Saturday, August 22, 2015

Buddy's 30 Glittering Years of Success

Lucban, Quezon  Mayor: Celso Olivier T. Dator giving words 
Buddy's humble beginning was one that Lucban had always been proud of and something that pushes fellow locals to be passionate in what they are doing.  Not only known for the iconic Quezon Province' festivity, Pahiyas Festival, Lucban is also known for their famous pancit of its namesake. Pancit Lucban also  acknowledged as Pancit Habhab made a mark to many nearby towns and now had become one of the primal dining pleasures of Manila foodies.

photo linked here
Maybe its the sunflowers used to set the cheery interior of Buddy's, or the festive and inviting milieu, but for many diners looking for pre-defined Filipino comfort food, whether be it for a hefty family meal or a singled-out "meryenda" (Filipino word for snack) Buddy's is always on a thought.

Buddy's The Link, Makati branch
I certainly am ashamed of myself, I'm now nearing 40 and yet have never desired of learning to cook any pancit.  With my mother-in-law cooking her specialty pancit bihon during special occassions, such excuses made me anxious to do it at home. However, why cook pancit at home when you can actually delight in a "bilao" of Buddy's Pancit Lucban and a lot of other classic Southern Tagalog dishes to go with it plus wallow in the complete festive feel of every Buddy's branches.


All thanks to Saldi and Nova Veluz, Buddy's wouldn't have gone as far as 30 years serving us with true Tagalog flavors that any OFW's would love to come home to.  Though the origin of Buddy's is already given, not many know how it all started.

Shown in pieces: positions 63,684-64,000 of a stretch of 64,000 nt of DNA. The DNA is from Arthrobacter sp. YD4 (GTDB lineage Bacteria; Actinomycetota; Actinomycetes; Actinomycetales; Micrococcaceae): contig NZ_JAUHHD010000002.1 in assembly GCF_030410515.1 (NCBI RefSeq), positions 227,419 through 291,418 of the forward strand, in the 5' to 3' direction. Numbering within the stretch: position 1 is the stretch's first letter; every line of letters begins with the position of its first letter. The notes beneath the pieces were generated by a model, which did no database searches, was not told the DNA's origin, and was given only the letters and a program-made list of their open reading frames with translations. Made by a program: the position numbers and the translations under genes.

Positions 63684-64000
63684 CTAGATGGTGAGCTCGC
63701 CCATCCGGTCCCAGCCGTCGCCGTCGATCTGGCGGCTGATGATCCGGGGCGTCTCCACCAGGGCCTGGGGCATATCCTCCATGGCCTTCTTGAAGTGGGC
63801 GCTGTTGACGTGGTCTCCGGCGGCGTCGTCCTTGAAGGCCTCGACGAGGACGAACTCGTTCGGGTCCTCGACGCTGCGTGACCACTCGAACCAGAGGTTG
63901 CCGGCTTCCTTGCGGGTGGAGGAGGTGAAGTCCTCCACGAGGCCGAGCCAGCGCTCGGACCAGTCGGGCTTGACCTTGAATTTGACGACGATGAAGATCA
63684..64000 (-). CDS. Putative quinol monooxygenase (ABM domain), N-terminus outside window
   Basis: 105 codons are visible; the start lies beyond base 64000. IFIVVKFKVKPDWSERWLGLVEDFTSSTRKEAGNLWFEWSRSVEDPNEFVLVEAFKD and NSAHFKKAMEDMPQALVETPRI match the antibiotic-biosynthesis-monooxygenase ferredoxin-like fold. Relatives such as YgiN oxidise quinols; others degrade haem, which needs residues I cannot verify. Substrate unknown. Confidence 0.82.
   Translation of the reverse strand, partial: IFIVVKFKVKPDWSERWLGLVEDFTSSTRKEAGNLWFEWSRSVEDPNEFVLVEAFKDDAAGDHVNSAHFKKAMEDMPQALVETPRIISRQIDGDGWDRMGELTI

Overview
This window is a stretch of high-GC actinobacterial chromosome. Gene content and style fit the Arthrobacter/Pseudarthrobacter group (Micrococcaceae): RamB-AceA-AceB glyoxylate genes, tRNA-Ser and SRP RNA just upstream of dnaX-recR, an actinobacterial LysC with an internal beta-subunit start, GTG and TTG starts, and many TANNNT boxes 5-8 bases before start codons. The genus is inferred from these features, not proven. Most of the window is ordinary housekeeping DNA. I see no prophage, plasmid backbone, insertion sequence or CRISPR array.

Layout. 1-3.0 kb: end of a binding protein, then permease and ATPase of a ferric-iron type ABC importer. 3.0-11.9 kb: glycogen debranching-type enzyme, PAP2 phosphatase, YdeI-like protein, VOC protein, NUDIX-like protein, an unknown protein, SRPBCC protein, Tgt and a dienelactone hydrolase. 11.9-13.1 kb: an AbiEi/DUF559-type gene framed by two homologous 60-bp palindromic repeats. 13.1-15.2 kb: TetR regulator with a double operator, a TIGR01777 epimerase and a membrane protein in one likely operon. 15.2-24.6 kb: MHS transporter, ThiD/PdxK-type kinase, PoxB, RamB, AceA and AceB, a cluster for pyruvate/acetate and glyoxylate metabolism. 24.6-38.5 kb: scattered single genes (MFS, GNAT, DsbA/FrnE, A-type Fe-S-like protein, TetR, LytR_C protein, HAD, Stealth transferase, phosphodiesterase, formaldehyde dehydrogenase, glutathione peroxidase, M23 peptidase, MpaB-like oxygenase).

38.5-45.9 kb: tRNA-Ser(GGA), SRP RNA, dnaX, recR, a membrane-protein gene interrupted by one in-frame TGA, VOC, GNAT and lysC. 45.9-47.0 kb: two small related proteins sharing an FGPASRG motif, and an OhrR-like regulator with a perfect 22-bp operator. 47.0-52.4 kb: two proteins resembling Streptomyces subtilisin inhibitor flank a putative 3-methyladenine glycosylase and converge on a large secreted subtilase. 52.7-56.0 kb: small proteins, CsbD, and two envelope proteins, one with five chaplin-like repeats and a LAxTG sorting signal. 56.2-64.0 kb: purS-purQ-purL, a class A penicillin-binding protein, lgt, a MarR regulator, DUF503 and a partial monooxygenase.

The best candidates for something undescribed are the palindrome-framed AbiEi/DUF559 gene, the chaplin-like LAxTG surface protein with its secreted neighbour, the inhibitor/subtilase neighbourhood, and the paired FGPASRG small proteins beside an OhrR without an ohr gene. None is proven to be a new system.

With me are photo-journalist Teddy Pelaez, DOT Region 4A RD Rebecca Villanueva Labit,
Nova Veluz and acclaimed Photographer George Tapan
It was such a privilege having attended the Habhaban Festival last August 18 at Lucban, Quezon.  It was the fourth year of the said fest and heaven have aligned it to Buddy's anniversary.  It was their 30th year and I could just imagine all they have gone through to reach the restaurant's stature.  More than that I was able to hear how Buddy's came forth.  It epitomizes inspiration, a well of kind-hearted, unprecedented, strategy of sustainable business.


As the fiesta commenced with an invigorating sound of the marching bands, briskly filling the streets and the town center with people awaiting to watch contenders aspiring for the Habhaban King and Queen and to get a glimpse of  Jericho Rosales.  I was definitely observant of the people who joined the march.  Some dressed in red or blue t-shirts, while others in black with gold letterings of  I Love Buddy's.  I wasn't vigilant at all being in an unfamiliar place and only a few people I know, whom includes DOT's Regional Director for Region 4A Rebecca Labit, for everyone is in a merry mood, every one wide-eyed and donning beautiful smiles on their equally beautiful faces.


But for me who is only a traveler, a spectator, were the bands doesn't seem to be appealing, my interest is on how Buddy's could have staged such an exciting fete, were pancit, burgers and drinks were being given away like candies to everyone, while the people happily feasted with pancit habhab on a paper plate, gobbling up the noodles with their mouth only.  Habhab is a Tagalog word which is  a manner of eating, where no utensils are used, not even the fingers.  It was an old culture which the people of Lucban was able to retain up to now.